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Wearable Technology: The next big thing?

Posted on: Wednesday 15th of January 2014

We’ve all heard of Google’s pioneer wearable technology Google Glass, but the vast range of smart, wearable products demonstrated last week at the Consumer Electronics Show (CES) 2014 in Las Vegas suggests that wearable technology is big news for top tech companies in 2014. This is why we will be hosting a session, ‘The Next Wave: Wearables’, at our Personal Information Economy 2014 event on March 20. If you’re interested in finding out more about wearable technology please register now for an early bird ticket.

Wearable devices collect data about the user to offer various services. The two main areas wearable devices are being developed for are fitness and authentication. We’ve taken a look at some of the most innovative devices on show at CES 2014 that will be on the market soon.


Sensoria is a product line using e-textile sensor technology. The range, developed by Heapsylon, features sportswear such as socks, t-shirts and sports bras that collect activity data. The Sensoria sock is made of a smart fabric which attaches to a magnetic anklet that transmits the collected data via Bluetooth. The sock detects activity, including heart rate, activity type and pressure forces on the wearers foot. This means that not only can the device give measured stats about the wearer’s activity but also personalised advice as to how well they are moving. For example, the ‘virtual coach’ will alert wearers if they are running poorly and provides graphics about how to improve their stride. The device is being crowdfunded via IndieGoGo and the developers hope it will go on sale early next year.

The Sensoria mobile app

Intel Smart Earbuds

Intel showcased at CES a reference design for headphones that provide biometric and fitness information. Currently the most popular tracking device tends to be a fitness band, but Intel’s device is integrated into technology users commonly already wear when exercising. The headphones play music as well as monitoring and recording heart rate whilst a mobile app collects data about the distance travelled and calories burned. The device can be personalised to automatically select music that matches target heart rate profile. Here is a video of the headphones on show at CES 2014.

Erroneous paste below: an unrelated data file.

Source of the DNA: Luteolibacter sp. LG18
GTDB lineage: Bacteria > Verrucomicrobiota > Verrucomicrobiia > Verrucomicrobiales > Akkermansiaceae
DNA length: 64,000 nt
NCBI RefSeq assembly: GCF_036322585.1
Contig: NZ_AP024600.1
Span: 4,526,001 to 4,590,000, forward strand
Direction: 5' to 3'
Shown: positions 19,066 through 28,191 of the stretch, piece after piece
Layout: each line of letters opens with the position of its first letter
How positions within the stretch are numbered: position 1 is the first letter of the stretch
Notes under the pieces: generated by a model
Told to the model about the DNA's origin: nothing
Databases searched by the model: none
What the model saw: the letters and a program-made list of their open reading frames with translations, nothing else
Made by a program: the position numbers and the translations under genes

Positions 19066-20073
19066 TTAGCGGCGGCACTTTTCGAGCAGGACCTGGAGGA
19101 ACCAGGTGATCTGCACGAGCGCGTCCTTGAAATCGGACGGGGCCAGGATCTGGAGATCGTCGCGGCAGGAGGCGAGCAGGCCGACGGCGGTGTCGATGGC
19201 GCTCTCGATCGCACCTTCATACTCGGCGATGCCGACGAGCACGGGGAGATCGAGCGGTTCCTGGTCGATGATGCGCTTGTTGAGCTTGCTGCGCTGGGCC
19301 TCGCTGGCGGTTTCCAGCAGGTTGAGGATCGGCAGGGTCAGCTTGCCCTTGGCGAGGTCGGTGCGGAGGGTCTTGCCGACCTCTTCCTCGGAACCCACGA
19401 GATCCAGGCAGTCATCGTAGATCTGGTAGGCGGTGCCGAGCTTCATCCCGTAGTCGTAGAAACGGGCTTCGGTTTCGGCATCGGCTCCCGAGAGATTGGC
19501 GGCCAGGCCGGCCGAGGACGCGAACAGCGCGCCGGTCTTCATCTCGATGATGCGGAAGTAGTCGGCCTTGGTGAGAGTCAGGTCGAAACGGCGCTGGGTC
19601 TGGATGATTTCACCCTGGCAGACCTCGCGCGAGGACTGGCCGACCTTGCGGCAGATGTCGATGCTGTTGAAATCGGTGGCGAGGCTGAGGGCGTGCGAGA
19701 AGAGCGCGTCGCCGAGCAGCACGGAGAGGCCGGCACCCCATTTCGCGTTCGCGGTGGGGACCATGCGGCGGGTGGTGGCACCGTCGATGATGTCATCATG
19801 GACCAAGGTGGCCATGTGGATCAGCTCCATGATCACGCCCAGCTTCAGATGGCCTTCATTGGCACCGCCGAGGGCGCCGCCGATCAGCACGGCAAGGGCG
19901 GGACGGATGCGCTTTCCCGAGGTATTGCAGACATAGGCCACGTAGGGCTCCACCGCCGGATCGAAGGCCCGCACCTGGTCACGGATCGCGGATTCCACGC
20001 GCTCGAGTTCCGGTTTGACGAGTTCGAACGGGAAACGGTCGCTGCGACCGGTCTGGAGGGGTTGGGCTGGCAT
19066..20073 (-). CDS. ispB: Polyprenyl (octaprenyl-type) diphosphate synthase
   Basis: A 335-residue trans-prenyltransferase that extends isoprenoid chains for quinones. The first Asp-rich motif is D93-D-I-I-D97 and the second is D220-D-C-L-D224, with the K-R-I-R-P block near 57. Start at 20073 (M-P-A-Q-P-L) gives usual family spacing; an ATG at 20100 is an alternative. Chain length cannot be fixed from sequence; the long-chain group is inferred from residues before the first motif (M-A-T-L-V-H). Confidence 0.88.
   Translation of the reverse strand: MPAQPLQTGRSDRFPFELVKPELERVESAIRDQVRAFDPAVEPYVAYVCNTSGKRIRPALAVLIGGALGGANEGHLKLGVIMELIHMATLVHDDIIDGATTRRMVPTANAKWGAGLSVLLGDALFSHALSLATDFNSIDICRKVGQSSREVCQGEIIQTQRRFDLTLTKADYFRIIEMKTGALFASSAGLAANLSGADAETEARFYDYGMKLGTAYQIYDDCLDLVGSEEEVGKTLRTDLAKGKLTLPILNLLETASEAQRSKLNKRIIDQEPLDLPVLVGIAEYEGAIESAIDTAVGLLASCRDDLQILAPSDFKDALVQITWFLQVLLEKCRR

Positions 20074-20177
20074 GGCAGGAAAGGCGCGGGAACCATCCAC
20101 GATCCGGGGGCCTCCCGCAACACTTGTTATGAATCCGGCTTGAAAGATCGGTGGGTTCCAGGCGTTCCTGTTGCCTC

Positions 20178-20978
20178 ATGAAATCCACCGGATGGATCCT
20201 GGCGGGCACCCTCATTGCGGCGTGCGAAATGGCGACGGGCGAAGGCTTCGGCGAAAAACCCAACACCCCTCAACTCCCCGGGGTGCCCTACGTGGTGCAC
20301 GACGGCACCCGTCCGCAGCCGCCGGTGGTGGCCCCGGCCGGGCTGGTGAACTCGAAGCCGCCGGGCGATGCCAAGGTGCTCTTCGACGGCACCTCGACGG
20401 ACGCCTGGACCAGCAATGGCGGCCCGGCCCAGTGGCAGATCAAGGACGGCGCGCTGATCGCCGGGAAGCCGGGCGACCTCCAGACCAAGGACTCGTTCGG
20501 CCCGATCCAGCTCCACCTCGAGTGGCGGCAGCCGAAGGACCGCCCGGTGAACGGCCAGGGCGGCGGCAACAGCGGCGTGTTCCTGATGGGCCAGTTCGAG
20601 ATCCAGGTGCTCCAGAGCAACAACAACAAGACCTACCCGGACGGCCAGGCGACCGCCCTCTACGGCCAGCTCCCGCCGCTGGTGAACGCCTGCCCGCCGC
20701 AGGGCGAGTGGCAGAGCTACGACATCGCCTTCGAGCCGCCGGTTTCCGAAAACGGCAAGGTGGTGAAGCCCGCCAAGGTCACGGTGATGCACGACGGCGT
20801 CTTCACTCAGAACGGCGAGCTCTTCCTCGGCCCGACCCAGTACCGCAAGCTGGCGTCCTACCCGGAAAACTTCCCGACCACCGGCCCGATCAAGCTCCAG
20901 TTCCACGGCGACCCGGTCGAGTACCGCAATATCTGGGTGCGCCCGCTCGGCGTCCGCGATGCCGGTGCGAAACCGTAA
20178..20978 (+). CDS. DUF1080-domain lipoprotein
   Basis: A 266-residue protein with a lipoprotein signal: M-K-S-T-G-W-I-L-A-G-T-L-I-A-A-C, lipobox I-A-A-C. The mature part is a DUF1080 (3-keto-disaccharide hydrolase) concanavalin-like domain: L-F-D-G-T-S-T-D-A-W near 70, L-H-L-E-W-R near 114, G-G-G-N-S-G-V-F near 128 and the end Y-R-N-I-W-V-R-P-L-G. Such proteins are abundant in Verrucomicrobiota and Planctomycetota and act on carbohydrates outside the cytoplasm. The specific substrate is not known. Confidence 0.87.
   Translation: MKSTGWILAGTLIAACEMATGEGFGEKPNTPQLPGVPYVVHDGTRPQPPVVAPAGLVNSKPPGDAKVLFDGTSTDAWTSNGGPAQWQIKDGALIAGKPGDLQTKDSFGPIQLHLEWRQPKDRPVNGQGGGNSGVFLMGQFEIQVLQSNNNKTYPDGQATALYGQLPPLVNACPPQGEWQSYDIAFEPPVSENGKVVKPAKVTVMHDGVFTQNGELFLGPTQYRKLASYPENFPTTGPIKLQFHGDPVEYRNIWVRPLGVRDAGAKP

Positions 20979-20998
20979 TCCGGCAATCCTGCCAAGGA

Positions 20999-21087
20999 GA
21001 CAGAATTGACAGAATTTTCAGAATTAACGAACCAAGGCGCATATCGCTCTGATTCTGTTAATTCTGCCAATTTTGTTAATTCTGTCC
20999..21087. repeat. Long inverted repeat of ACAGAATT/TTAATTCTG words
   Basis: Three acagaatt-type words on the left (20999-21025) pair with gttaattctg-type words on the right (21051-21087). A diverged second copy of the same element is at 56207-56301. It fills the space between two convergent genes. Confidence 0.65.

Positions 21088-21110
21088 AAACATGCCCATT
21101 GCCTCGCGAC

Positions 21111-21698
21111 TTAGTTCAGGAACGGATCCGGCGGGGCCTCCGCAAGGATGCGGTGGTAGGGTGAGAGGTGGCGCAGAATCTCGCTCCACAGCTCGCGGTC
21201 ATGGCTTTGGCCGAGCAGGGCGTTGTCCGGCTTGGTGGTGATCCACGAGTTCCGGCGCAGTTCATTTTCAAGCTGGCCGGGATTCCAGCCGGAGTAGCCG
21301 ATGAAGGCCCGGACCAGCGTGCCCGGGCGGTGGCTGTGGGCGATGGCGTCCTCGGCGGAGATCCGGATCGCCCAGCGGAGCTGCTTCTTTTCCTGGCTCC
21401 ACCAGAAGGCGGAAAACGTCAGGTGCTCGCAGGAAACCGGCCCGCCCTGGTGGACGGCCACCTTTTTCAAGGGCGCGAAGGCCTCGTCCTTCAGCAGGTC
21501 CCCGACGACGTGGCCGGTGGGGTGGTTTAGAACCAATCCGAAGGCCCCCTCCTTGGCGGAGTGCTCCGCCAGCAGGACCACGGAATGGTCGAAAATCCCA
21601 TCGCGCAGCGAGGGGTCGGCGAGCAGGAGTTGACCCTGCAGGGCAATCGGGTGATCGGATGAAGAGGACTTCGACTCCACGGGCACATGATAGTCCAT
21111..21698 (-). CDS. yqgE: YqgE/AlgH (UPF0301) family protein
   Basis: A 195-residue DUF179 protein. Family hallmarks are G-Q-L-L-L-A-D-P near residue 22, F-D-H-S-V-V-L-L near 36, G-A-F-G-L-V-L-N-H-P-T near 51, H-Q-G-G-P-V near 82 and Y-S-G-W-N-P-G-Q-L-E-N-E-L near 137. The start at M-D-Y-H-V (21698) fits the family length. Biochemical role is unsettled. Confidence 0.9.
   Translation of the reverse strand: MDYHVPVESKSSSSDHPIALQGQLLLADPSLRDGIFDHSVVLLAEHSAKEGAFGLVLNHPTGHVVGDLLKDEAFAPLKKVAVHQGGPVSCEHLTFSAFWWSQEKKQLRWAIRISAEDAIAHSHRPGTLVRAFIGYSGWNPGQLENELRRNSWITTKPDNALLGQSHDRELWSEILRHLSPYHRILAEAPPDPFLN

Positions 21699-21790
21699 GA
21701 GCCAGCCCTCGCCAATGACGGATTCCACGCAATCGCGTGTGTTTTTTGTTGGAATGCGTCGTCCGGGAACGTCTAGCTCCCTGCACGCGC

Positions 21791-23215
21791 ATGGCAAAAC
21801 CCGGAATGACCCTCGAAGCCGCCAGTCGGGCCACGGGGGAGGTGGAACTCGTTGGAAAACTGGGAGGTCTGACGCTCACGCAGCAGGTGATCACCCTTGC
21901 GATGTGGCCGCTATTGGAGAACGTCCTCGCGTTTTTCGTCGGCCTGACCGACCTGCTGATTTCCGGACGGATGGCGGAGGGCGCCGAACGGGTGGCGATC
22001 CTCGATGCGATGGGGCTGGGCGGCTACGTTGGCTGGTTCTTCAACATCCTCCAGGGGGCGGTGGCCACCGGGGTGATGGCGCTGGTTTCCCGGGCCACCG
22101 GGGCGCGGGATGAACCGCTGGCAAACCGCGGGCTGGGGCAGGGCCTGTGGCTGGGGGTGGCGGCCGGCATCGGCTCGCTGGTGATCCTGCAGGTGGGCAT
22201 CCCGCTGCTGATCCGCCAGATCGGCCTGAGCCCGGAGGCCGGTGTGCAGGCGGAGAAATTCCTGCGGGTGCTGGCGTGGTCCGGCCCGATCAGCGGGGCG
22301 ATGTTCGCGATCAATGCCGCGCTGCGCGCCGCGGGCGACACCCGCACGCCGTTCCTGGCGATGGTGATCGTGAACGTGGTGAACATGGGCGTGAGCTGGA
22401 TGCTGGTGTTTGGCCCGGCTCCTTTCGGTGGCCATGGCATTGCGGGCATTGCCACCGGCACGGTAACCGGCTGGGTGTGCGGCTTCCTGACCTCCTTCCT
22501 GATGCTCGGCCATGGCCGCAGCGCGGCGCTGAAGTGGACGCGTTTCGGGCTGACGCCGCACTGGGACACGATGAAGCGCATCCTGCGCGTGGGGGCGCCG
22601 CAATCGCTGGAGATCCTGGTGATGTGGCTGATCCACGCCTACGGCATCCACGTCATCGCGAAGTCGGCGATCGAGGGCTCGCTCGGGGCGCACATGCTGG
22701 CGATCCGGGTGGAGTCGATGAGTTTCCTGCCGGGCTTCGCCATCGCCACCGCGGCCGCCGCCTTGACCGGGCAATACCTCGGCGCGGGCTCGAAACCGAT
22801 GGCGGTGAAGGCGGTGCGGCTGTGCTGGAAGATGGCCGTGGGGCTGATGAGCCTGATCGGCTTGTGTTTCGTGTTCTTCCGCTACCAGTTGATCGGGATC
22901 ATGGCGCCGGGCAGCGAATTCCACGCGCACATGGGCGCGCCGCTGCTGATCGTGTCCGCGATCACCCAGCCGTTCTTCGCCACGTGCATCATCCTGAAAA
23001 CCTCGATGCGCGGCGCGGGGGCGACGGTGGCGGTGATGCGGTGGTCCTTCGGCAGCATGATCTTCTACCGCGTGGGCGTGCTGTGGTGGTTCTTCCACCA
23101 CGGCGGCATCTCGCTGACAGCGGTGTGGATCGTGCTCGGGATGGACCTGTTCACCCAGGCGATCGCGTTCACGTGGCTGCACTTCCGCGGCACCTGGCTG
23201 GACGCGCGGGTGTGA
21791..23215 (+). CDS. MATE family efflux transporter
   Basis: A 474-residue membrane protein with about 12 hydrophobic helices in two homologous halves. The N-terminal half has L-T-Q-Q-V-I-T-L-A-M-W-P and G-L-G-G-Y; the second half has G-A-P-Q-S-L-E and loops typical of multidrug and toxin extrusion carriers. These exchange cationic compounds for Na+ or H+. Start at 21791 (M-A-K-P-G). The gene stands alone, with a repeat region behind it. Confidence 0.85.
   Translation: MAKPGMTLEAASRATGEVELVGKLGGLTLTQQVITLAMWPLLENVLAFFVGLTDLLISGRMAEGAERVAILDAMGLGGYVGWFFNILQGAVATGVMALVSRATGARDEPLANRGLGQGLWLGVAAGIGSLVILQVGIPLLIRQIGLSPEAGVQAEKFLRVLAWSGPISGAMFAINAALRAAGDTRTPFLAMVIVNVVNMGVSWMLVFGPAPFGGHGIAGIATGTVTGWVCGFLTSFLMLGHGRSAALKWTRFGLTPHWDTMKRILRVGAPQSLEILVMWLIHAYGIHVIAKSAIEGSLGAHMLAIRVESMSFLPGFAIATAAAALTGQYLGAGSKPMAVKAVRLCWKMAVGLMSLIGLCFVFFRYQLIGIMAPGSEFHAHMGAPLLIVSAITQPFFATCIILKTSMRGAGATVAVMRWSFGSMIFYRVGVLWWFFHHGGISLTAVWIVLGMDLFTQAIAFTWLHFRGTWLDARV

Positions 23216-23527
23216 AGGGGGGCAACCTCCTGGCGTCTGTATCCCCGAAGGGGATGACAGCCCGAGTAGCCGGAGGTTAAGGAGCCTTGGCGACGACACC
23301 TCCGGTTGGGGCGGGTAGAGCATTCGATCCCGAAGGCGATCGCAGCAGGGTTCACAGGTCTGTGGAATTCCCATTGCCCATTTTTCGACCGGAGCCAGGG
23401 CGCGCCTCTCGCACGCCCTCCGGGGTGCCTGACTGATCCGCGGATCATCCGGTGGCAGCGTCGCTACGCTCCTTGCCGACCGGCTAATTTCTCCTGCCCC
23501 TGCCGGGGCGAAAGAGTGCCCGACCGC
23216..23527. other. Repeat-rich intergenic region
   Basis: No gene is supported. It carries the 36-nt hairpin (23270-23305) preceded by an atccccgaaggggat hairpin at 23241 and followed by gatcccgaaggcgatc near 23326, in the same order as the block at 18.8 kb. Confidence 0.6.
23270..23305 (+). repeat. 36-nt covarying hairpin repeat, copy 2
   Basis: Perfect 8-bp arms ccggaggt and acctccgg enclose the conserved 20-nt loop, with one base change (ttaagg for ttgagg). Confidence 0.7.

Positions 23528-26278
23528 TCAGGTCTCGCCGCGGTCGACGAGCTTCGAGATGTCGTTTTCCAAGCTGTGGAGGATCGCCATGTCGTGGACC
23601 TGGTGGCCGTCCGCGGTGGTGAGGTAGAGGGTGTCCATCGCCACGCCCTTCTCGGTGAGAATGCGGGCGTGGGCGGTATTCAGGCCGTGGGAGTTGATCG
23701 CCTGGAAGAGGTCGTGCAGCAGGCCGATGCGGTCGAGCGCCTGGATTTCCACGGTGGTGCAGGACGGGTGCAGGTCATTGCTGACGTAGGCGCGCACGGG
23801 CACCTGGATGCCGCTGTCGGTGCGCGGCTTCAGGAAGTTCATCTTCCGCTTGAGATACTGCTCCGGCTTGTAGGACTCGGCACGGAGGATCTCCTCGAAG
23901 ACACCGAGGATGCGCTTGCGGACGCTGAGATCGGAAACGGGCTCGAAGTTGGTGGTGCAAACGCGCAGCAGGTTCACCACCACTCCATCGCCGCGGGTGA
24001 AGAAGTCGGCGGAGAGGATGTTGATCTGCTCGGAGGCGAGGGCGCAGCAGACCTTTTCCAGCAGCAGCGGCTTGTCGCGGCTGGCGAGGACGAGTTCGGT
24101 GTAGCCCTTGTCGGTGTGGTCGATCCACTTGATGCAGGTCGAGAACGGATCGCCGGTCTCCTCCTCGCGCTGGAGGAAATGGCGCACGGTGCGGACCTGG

Sony Core

Sony’s Core goes a step further than the average fitness band by acting as a life-logging device. The Core device can be removed from the strap, which Tech Radar reports is part of Sony’s plan to expand the product beyond the strap. What sets this apart from other fitness bands is the Lifelog app which allows users to keep tabs on other areas of their life such as what music they listened to and what mood they were in. Collecting these various bits of data and collating them, Sony plans to provide an overall picture of a user and help predict patterns that trigger particular behaviours. Sony will be revealing more about the Core at the Mobile World Congress in Barcelona in February.


Bionym’s Nymi is a wearable authentication technology that verifies your identity using cardiac rhythm recognition. The integrated motion sensor communicates with smart devices, recognising the verified wearer and allowing them to unlock and use devices using a specific gesture. The device continuously authenticates a user while they are in proximity to the device and logs out if they move away or remove the wristband.


MUSE is a headband that measures brain activity so wearers can use their own brainwaves to interact with devices. MUSE measures tiny electrical outputs generated by brain activity. At present the device can be used for brain training, alerting wearers when they lose concentration. InteraXon plan to develop the technology further so that it can be used to control devices such as turning off the TV when the user falls asleep or even recognising a specific brainwave to log on to a device.

MUSE headband